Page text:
When it comes to air filters for HVAC systems, there are a variety of options available. Pleated air filters are one of the main types, with reusable and disposable options. These pleats increase the surface area of the filter for better filtering. HEPA filters are great for those who need a filter that can combat allergens, while UV light filters kill bacteria and viruses with shortwave UV light.
Electrostatic filters create static that acts like a magnet for dust and other particles suspended in the air, while media filters have a larger surface area and successfully prevent significant static pressure while providing better filtration. When selecting the right filter for your HVAC system, it's important to consider your needs. Those living with allergies or other respiratory problems may benefit more from HEPA filters, while those looking for an environmentally friendly option may want to consider washable filters. UV light filters are great for killing microorganisms that could be hazardous to health, while electrostatic filters are one of the best options for those who need a filter that can combat allergens. Media filters provide the same level of filtration as a high-MERV filter without the negative consequences of airflow or static pressure. It's also important to consider the size of the filter you need.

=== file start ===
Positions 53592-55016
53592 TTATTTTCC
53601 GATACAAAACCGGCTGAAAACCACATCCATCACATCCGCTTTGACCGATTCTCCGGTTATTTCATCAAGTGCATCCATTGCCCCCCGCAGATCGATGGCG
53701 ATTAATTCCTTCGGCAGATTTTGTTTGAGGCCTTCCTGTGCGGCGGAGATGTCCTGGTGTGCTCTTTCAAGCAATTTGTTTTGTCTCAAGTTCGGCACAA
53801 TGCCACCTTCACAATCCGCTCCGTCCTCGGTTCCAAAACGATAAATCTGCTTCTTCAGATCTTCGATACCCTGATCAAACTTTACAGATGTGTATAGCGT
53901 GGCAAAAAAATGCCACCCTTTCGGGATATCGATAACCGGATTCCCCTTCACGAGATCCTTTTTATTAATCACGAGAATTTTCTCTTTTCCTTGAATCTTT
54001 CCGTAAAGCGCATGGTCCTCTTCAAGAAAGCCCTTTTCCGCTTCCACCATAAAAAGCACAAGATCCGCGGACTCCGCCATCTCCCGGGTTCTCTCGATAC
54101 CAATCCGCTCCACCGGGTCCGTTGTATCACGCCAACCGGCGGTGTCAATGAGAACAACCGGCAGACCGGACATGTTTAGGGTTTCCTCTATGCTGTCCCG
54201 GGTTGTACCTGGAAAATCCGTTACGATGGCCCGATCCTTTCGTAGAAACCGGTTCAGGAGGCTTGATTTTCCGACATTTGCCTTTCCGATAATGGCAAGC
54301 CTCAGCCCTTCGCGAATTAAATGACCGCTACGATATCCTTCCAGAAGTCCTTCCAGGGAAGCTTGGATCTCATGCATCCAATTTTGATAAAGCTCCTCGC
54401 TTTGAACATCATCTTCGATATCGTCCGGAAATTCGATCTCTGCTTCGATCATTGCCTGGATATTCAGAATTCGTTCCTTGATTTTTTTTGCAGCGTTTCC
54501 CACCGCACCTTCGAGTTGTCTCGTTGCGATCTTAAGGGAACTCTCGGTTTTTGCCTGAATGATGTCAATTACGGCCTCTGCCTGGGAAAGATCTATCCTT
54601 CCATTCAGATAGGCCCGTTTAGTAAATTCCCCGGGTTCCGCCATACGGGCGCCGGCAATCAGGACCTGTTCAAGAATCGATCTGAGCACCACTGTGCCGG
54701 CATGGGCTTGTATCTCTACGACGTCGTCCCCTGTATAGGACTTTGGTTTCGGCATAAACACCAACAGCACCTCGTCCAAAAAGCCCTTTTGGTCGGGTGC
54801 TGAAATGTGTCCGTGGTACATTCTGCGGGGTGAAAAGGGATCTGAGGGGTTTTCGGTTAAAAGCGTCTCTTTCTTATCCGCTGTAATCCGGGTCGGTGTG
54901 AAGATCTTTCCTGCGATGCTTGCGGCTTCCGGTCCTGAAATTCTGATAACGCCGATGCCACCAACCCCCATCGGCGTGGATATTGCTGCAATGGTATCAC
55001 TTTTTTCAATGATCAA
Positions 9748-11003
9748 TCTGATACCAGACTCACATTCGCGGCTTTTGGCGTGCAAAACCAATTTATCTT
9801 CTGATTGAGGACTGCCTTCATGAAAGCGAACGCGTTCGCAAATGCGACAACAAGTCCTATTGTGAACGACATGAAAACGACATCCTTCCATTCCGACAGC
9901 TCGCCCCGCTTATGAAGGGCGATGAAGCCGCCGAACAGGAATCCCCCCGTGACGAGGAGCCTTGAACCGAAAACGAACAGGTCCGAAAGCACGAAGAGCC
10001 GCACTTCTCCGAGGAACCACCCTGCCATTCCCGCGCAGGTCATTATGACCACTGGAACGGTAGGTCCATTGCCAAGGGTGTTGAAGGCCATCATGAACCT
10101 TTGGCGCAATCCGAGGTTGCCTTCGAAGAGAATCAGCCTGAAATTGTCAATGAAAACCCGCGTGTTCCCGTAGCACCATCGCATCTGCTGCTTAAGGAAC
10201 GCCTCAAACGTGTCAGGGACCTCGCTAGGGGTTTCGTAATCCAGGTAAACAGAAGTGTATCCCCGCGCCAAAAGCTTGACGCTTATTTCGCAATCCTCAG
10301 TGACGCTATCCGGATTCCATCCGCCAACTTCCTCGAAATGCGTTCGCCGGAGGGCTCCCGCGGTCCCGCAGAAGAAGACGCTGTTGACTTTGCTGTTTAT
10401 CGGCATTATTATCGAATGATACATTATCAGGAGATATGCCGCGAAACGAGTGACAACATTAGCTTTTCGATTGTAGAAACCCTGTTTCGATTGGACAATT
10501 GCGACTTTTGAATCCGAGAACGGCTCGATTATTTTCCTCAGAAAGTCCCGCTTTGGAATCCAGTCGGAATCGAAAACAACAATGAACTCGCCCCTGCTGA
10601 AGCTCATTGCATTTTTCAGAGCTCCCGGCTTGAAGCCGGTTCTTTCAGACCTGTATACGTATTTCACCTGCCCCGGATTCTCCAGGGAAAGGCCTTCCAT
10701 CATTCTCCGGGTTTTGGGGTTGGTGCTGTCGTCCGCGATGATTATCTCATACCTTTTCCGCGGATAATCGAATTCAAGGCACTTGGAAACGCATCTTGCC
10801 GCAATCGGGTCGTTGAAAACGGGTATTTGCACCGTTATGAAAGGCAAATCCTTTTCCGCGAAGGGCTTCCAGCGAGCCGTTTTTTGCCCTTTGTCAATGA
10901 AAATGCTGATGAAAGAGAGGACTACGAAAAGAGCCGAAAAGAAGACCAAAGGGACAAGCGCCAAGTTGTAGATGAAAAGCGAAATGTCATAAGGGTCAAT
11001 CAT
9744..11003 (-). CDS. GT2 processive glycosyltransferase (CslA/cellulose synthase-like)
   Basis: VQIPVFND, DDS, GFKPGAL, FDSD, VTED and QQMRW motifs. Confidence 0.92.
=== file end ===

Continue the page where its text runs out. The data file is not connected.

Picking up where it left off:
Filters will be 1 inch thick for common systems and 5 inches thick for larger HVAC systems, with overall filter sizes ranging from 10 inches by 10 inches to 30 inches by 30 inches. To measure filter efficiency, experts use the minimum efficiency report value (MERV), which is a graph that classifies filters according to their ability to capture particles. The rating ranges from 1 to 16, with 16 being awarded to the types of air filters with the best filtering capacity. No matter what type of filter you choose, it's important to ensure that it is well maintained in order to ensure that it works as it should. This includes making sure that the filter is completely dry before putting it back in, as even the smallest amount of moisture that remains can cause mold and mildew to form on the filter and be expelled back into your home.